It is virtually certain that globally averaged DTR has significantly decreased since 1950. This reduction in DTR is robust to both choice of data set and to reasonable variations in station selection and gridding methodology. However, differences between available estimates mean that there is only medium confidence in the magnitude of the DTR reductions. It is likely that most of the global-mean decrease occurred between 1960 and 1980 and that since then globally averaged DTR has exhibited little change. Because of current data sparsity in the digitized records, there is low confidence in trends and multidecadal variability in DTR prior to the middle twentieth century. It is likely that considerable pre-1950 data exist that could be shared and/or rescued and used in future analyses. All assessed estimates of global DTR changes are substantially smaller than the concurrently observed increases in mean and maximum and minimum temperatures (high confidence, virtually certain).

The datasets and code used are available via https://www.maynoothuniversity.ie/icarus/icarus-data

Monday, April 11, 2016

ICARUS researchers give public lecture last month in Customs House , Dublin.

Recent Flooding in Ireland: Hydro-Climatic aspects and associated impacts



Darren Clarke and myself Simon Noone gave a recent talk to the Irish Meteorological Society (IMS) in the Customs House, Dublin. The public lecture gave some insights into the causes and effects of the recent widespread flooding by looking through the lens of each of their areas of expertise. There was a good attendance of about 40 people from Met Éireann staff, engineers and even pilots to climate enthusiasts. After the talk we both responded to some interesting comments and received very positive feedback. We would like to thank Paul Halton and his colleagues at the IMS for inviting us and for their hospitality. For the lecture Darren focused on the social impacts of flooding and asked whether the current national approach to managing flood risks is fit for purpose. Darren is examining how societies adapt to climate change, specifically focusing on community adaptation to flood risk management strategies in Ireland.  I discussed the flooding in the context of the long-term hydrological cycle, how recent events fit into the historical record and what, if any, trends are emerging.  The recent rainfall extremes of late 2013/14 and 2015 were put into context over the longer term, using the recently updated Island of Ireland Precipitation (IIP) series 1850-2015.



 Key hydro-climatic results presented:
     
      Results indicate statistically significant increasing trends in winter and decreasing trends in summer precipitation.
      Across 13 IIP stations (mainly in west) so far 2014 was the wettest winter (Dec 2014, Jan/ Feb 2015) in Ireland over the past 165 years (see table 1).
      2015 has seen the wettest December at 16 IIP stations over the past 165 years and 2015 ranked either 2nd or 3rd for the other 9 IIP stations (see table 2).
      However, December 1978 was the wettest across eastern IIP stations (see table 2).


Table 1. Presents the wettest and driest seasons from 1850-2015 using the IIP series.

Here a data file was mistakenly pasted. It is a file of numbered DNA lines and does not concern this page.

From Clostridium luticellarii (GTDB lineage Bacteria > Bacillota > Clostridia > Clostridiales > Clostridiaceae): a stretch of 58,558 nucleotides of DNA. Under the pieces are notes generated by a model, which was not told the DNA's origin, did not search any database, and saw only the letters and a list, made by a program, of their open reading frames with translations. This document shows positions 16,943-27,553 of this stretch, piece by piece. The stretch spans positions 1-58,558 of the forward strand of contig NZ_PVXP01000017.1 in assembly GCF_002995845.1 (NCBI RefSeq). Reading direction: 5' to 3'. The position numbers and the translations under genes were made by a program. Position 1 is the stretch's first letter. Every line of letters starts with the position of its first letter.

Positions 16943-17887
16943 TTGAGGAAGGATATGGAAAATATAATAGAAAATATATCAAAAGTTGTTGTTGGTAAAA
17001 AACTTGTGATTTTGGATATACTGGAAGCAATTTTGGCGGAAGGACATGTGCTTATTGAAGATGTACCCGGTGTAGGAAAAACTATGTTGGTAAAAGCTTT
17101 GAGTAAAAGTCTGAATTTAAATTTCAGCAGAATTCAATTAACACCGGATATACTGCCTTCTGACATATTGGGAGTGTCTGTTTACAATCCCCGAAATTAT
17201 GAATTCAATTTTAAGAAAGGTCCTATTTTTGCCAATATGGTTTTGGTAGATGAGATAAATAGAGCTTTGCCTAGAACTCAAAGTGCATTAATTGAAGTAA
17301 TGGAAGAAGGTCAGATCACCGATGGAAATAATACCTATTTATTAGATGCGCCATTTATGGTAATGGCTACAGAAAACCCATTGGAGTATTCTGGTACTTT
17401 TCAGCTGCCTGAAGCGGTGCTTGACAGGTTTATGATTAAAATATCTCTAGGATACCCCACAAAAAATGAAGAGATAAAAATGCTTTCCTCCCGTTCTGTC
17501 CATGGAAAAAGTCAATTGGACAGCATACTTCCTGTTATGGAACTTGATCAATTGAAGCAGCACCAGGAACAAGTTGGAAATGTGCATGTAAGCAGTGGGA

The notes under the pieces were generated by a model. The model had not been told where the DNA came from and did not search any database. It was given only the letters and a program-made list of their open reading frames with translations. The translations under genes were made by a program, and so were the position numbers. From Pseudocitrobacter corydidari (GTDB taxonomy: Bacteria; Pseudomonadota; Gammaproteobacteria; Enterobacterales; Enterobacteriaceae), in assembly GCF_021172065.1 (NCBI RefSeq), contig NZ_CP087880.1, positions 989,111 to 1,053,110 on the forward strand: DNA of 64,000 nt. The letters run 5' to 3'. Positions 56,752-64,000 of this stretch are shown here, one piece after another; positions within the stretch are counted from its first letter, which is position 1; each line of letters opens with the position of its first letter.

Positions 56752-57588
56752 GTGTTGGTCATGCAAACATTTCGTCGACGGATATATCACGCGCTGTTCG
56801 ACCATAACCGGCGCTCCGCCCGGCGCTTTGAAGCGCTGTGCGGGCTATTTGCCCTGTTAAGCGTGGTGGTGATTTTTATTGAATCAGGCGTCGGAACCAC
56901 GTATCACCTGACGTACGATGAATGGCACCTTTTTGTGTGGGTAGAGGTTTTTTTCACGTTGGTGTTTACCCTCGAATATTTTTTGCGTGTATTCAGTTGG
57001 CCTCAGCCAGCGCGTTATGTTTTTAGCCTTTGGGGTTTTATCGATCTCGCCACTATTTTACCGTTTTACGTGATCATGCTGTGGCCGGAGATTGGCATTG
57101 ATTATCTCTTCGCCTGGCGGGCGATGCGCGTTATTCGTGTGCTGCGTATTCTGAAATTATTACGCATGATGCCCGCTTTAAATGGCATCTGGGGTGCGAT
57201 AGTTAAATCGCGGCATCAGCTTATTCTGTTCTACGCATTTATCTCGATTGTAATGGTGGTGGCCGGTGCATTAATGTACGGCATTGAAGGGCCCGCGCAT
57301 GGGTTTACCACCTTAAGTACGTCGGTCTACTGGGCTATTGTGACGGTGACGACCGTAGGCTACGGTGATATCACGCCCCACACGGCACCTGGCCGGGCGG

Table 2.  Presents the wettest December from 1850-2015 and corresponding standardized monthly anomaly for each of the IIP stations.






Key results on social impacts presented:
·         The economic impacts of flooding currently dominate policy, political and media debates at the expense of social costs such as physical and mental well-being. However, understanding the social impacts of flooding is crucial as the effects last long after a flood has receded
·         Greater attention to non-engineered flood defences will be needed in the coming decades if flood risks are to be managed sustainably and fairly.
·         The provision of flood insurance is likely to remain a contentious issue for those unable to avail of flood insurance nationally. The implementation of a flood re-insurance scheme as exists in the UK and France may be difficult to implement in Ireland for social, political and economic reasons.
·         Understanding of the local context in which new flood defences are to be located and the value of community input will be crucial if flood authorities are to be considered as legitimate both now and in the future.




Friday, March 25, 2016

On Hansen et al

By Peter Thorne

As I am getting dribs and drabs of queries from several angles on the Hansen et al paper that appeared this week in final form I thought I'd write a post (possibly against my better judgement). I was an invited reviewer and my initial and second reviews are available online. I stand by those. The whole paper has been a highly unusual experience to be part of the review process of, and not because its in the EGU Open Access journals. I have reviewed many times for EGU journals articles that have proceeded by a more traditional route. In this blog post I shall try to reflect upon the process, the potential issues that remain, and its reception. Much more can be found in my reviews which will likely help if you have issues with falling to sleep at night.

Before getting into the nitty gritty let me be clear on several points: